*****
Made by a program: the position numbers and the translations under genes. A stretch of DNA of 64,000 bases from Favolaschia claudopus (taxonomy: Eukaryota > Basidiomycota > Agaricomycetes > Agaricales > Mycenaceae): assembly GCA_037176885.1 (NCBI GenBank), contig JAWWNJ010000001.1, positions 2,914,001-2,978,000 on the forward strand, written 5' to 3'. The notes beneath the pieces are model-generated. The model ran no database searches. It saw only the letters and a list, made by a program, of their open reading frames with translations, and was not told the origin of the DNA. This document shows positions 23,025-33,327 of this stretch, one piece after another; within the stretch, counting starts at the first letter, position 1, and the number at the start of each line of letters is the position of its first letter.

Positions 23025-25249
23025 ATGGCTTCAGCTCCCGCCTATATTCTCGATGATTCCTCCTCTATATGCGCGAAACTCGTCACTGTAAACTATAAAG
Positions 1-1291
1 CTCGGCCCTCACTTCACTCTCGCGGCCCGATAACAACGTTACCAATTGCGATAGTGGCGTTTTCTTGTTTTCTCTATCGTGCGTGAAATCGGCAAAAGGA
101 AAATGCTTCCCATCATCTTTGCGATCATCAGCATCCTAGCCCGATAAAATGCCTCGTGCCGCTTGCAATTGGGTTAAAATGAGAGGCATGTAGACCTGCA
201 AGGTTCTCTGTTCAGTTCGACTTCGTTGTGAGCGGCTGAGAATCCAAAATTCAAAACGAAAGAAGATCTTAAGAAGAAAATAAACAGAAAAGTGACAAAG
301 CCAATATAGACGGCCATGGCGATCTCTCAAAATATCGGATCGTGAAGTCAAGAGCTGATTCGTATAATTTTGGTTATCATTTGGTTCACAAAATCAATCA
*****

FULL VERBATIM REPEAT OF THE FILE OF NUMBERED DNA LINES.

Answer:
Made by a program: the position numbers and the translations under genes. A stretch of DNA of 64,000 bases from Favolaschia claudopus (taxonomy: Eukaryota > Basidiomycota > Agaricomycetes > Agaricales > Mycenaceae): assembly GCA_037176885.1 (NCBI GenBank), contig JAWWNJ010000001.1, positions 2,914,001-2,978,000 on the forward strand, written 5' to 3'. The notes beneath the pieces are model-generated. The model ran no database searches. It saw only the letters and a list, made by a program, of their open reading frames with translations, and was not told the origin of the DNA. This document shows positions 23,025-33,327 of this stretch, one piece after another; within the stretch, counting starts at the first letter, position 1, and the number at the start of each line of letters is the position of its first letter.

Positions 23025-25249
23025 ATGGCTTCAGCTCCCGCCTATATTCTCGATGATTCCTCCTCTATATGCGCGAAACTCGTCACTGTAAACTATAAAG
Positions 1-1291
1 CTCGGCCCTCACTTCACTCTCGCGGCCCGATAACAACGTTACCAATTGCGATAGTGGCGTTTTCTTGTTTTCTCTATCGTGCGTGAAATCGGCAAAAGGA
101 AAATGCTTCCCATCATCTTTGCGATCATCAGCATCCTAGCCCGATAAAATGCCTCGTGCCGCTTGCAATTGGGTTAAAATGAGAGGCATGTAGACCTGCA
201 AGGTTCTCTGTTCAGTTCGACTTCGTTGTGAGCGGCTGAGAATCCAAAATTCAAAACGAAAGAAGATCTTAAGAAGAAAATAAACAGAAAAGTGACAAAG
301 CCAATATAGACGGCCATGGCGATCTCTCAAAATATCGGATCGTGAAGTCAAGAGCTGATTCGTATAATTTTGGTTATCATTTGGTTCACAAAATCAATCA